THE ENGLISH GARDEN
What do you think of when you think of an English garden? Is it the “typical” cottage garden with its colourful mixture of flowering plants? Or is it the formal Elizabethan knot garden or even the sweeping landscapes of Capability Brown? You may be thinking of recreating the English garden in your own garden. What is the best way to do it, and which model should you follow?
WHAT IS AN ENGLISH GARDEN?
First of all, what exactly is an English garden?
This is a very difficult question to answer, because, in fact, a number of different types of garden can be placed under that heading. And everyone will have their own ideas about what an English garden looks like. Moreover, there have been so many other influences on English gardens that it’s hard to define a purely English style. So, I am going to talk about three types of garden that are thought of as typically English: the Tudor garden (in particular the knot garden), the landscape garden and the cottage garden.
Knot garden at Moseley Old Hall, Staffordshire
Photograph by Mike Peel (www.mikepeel.net).
Gardening as a leisure activity in England dates back to the time of the Tudor Monarchy (1485-1603). Of course, people in England had always gardened in the sense of cultivating the ground and growing plants, but it was during this relatively prosperous and peaceful period in England’s history that the designing of gardens for leisure and the growing of ornamental plants became popular. But here we’re talking here mainly about the wealthy (usually the aristocracy and landed gentry). Poorer people grew mainly what was useful for food or for medicine, and this did not change.
One type of garden that developed during the Tudor period was the knot garden. The knot garden was a peculiarly English design, even though, in some respects, it resembled the French “parterre” which came later. It is said to have been inspired by Renaissance tapestry, wall covering and textile designs and consisted of elaborate patterns of hedges within a square design which formed the “knot”. It has also been suggested that it showed elements of Celtic design. A popular design was the ‘quartered’ garden of four knots, with each square containing a pattern.
Knot gardens could be either closed or open: closed knots were patterns of hedges so interwoven that there were no paths into the centre, whereas an open knot allowed access to the centre.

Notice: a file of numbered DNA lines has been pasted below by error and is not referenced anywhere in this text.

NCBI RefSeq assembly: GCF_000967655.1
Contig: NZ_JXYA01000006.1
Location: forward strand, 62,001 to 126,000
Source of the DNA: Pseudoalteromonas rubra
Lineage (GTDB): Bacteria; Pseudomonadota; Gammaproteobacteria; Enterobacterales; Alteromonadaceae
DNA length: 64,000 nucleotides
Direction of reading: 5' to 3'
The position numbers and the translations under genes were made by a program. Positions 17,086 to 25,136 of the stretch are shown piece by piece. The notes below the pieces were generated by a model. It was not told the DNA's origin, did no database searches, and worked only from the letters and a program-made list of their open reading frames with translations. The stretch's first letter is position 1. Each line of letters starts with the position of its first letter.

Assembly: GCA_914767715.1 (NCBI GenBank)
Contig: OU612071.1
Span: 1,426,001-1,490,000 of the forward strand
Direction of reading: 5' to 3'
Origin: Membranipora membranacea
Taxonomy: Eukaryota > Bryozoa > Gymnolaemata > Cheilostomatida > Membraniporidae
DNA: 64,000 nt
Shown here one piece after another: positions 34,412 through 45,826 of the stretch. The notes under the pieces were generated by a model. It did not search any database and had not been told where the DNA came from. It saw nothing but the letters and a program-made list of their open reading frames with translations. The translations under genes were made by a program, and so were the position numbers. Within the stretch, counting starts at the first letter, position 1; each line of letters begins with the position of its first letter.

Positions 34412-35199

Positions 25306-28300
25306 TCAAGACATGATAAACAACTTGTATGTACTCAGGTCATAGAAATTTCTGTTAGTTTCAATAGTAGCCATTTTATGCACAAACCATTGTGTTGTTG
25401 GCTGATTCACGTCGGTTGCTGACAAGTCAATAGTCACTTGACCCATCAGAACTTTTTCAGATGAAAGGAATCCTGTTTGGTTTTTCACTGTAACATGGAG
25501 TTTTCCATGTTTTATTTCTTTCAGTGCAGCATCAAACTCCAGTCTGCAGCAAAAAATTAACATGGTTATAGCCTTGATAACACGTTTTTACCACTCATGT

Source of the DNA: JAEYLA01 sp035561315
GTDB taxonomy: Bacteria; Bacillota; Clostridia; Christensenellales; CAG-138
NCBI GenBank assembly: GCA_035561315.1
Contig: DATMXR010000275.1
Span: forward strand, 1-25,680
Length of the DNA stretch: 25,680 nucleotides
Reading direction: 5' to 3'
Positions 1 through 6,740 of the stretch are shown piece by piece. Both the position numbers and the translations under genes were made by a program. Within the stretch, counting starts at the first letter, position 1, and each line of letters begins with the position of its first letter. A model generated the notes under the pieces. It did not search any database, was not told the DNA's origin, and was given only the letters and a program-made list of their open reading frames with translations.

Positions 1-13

Knot gardens often, but not always, contained beds of herbs and flowers. Sometimes the hedges would contain coloured gravel or crushed brick, and gravel was also used for the paths. The hedges originally consisted of aromatic herbs such as rosemary, thyme, santolina or teucrium, but later box was used. Trees (apart from fruit trees) were gradually banished beyond the outskirts of the garden.
The gardens of the wealthy in Tudor times were intended for entertainment and as such were designed to impress. They often contained architectural features such as banqueting pavilions, arbours, fountains, wooden galleries, statues and carved seats, and larger gardens might contain a mount, an artificial hill with a winding path up to it so that visitors could look down onto the garden and out to the open country. A recreated example of this can be seen at Kenilworth Castle in Warwickshire:
Recreating the Tudor Garden
How do you recreate the Tudor garden (in particular the knot garden) in your own garden?
First of all, it may be difficult to faithfully copy a Tudor garden. The designs themselves are complicated to reproduce and keeping the garden under control (which involves regularly clipping hedges and keeping them in shape) can be both time consuming and expensive.
However, it would be possible to create a small, fairly simple knot and to use this as a framework for growing herbs and other plants that would have been common during the 15th and 16th centuries. Many of these are aromatic plants, which was another feature of Tudor gardens: they used plants that would release their scent when they were plucked or brushed against when people walked through the garden.
You could even fill in the spaces between the knots with coloured gravel, as the Tudors often did and perhaps add a fountain or arbour or some other hard feature. Fruit trees that were grown during the period, such as pears, cherries and medlars, could be planted around the perimeter of the garden.
Examples of plants used by the early Tudors are lavender, rosemary, thyme, hyssop, teucrium, winter savory, marjoram, violets, foxgloves, roses, lilies and carnations.
Later on, during the reign of Queen Elizabeth 1, in particular, overseas exploration and trade increased. Plant hunters brought back plants, seeds and bulbs from the Americas and other countries, and the acquisition of these plants became a status symbol for those who bought them.
To find out more about the kinds of plants grown by the Tudors, refer to John Gerard’s Herballor General Historie of Plantes, first published in 1597.